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June 06, 2009


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just manslaughter? not homicide?

I think it only counts as homicide if you actually intend to kill the person. Manslaughter is an accident.

It's a sad case on so many levels. My first reaction was similar to yours but I'm starting to understand what I believe Ben Goldacre's position to be - it's not the individual so much as the system.

The Australian media push this stuff strongly. There is no shortage of reinforcement of non-reality from aliens to psychics to alternative "medicine". We are actively encouraged to believe it's all fact and to disbelieve is to deny "reality".

Add to this the fact we have a government that imposes restrictions or education campaigns on a raft of things they feel we need to protect ourselves from (smoking, speeding, seat belts, domestic violence, dodgy consumer goods...) and we have a massive problem. Australia is a nanny state on so many levels but no government seems willing to make a stand against things like homeopathy.

There's been no blanket ban, no education campaign, no big bold warnings on labels that the products contain NOTHING. How can we blame individuals who accept this as confirmation of the veracity of alternative treatments? Not everyone is an active skeptic or scientist seeking evidence in every aspect of their lives. Most, I suspect, trust that the government would protect us from ourselves in matters of health services.

Thomas Sam wasn't just a homeopath, he was a senior lecturer in homeopathy at a college in Australia. Sure, we would expect him to know that it lacks evidence of efficacy but why should he assume he's wrong when our governments apparently fully supported his belief system as if it were legitimate - until his daughter died. And they still support it now for all the other homeopaths and their patients.

My summary here.

The government not banning homeopathy is a terrible thing. But i don't think that in any way decreases the couples culpability (and thankfully the court agreed)

To make it ever so slightly worse (how much worse could it get), whats good for the goose is not necessarily good for the gander.

    "Shortly before the wedding, Manju Sam developed extreme abdominal pain and, the day after the wedding, she was diagnosed with gallstones, Mr Tedeschi said. But instead of treating her with homeopathic remedies as they had done for their daughter, Manju Sam immediately went to a conventional hospital for treatment."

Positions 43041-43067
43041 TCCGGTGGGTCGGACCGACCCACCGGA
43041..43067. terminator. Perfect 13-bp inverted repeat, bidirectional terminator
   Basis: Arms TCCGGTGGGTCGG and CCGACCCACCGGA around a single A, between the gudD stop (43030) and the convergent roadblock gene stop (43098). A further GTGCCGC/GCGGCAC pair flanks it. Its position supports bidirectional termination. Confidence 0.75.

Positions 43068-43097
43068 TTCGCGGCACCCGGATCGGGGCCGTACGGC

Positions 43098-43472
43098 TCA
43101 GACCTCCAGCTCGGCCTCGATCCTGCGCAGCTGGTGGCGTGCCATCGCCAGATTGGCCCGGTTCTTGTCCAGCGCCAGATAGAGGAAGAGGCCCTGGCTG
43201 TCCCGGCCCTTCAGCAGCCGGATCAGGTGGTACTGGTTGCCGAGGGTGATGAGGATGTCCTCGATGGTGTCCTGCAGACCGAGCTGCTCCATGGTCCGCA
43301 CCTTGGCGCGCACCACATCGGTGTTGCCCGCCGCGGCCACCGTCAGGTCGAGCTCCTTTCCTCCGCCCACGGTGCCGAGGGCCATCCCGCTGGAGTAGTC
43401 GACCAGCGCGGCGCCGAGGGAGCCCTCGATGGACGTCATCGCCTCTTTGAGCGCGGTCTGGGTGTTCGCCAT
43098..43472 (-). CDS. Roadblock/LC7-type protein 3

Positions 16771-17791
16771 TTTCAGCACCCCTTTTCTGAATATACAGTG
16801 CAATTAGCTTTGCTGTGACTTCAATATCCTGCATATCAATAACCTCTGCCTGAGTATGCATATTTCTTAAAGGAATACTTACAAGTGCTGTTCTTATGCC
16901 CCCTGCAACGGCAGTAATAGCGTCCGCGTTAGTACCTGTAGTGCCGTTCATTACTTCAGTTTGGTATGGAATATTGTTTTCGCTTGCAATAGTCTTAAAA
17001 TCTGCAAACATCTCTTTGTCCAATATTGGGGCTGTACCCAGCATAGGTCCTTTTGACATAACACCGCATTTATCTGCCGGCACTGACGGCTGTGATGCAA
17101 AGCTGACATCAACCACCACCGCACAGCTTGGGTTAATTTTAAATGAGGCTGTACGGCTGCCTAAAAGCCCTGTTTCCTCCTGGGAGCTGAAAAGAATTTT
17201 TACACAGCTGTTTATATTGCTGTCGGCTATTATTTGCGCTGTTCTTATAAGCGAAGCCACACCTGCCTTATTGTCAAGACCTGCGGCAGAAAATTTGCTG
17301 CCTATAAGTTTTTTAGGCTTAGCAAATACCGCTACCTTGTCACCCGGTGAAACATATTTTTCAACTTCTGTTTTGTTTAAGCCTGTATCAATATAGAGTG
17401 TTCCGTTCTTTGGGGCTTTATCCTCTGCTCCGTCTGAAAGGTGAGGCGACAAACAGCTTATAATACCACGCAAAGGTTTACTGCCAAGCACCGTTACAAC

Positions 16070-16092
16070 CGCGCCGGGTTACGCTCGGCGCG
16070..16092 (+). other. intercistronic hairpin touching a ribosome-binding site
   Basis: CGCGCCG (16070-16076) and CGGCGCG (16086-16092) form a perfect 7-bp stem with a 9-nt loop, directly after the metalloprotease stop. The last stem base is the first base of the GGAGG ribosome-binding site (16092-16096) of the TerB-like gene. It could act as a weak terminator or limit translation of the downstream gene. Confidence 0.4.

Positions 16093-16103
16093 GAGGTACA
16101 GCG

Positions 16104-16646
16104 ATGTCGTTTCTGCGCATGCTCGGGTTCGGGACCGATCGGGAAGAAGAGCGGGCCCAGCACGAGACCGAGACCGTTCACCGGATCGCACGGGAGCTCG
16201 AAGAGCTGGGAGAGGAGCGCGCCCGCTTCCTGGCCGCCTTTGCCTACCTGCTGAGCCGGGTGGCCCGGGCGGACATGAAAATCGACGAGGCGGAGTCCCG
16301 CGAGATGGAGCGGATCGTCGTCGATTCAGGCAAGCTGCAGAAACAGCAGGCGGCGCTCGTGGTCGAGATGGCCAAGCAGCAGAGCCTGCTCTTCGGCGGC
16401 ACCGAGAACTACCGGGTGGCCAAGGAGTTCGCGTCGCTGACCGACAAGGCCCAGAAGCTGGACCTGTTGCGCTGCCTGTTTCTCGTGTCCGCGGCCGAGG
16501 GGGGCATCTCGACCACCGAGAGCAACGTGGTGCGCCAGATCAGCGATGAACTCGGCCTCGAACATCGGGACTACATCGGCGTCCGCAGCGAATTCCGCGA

This hospital visit took place while their child was dying. A really sickening example of a hard-line homeopath (supporter?) realizing its ineffectiveness on a personal level, while allowing it to be applied vigourously to others.

Indeed, it reminds us of the case of the US parents who prayed as their daughter died but quickly hired lawyers to help them fight their own battle in court.

It's a complex issue and rest assured I'm not making excuses for the parents. It's difficult to imagine what could lead them to let their daughter suffer like this, especially when homeopaths admit that their "medicine" is useless for "acute" conditions and that such cases should be referred to real doctors. Such a statement was made in the hearings for this case.

I'm happy for the product not to be banned (tobacco is still legal and it is demonstrably more harmful than homeopathy) but where's the "education" campaign and warnings?

He can't be a moron. He's wearing a suit.

muz be one of those born-again types!

Nobody who smokes does so believing it's good for them. I smoked for 25 years until about 2 years ago, and I knew I was playing Russian roulette with my health.

What amazes me now I've given up is the awareness of just how rotten I felt most days when I was smoking. The health warnings that were getting bigger and more alarmist by the year didn't do a bloody thing to help me quit. Tobacco is genuinely habit-forming and has a powerful pharmacological effect that can make the smoker totally blasé about warnings like "Smoking Causes Lung Cancer" and "Smoking Kills", even while knowing the warnings are 100% true.

About the only way to "cure" hard-core smokers would be to ban it: the warnings don't do a lot. But the powers that be are too worried about losing the tax revenue. But it would cut lung cancer and emphysema at a stroke.

Homeopathy is touted as medicinal, natural, benign yet potent, and GOOD FOR YOU. Any truthful product warnings would just have to say things like "This preparation does not do a damn thing", "No more effective than tap water", "No substitute for real medicine", and "For fleecing money from the gullible only", and all homeopaths should be compelled by law to tell patients that there is no reliable peer-reviewed double-blind evidence that their product does anything at all. Unlike smoking, this is telling the patients something they probably don't know.

Unlike cigarette warnings, truthful homeopathy warnings could have a HUGE effect.

Good call, AndyD!

Maybe just a catch-all sign saying "Warning - you need to see a doctor."

How about, "Forget the doctor: if you believe in this stuff, you need a psychiatrist!"

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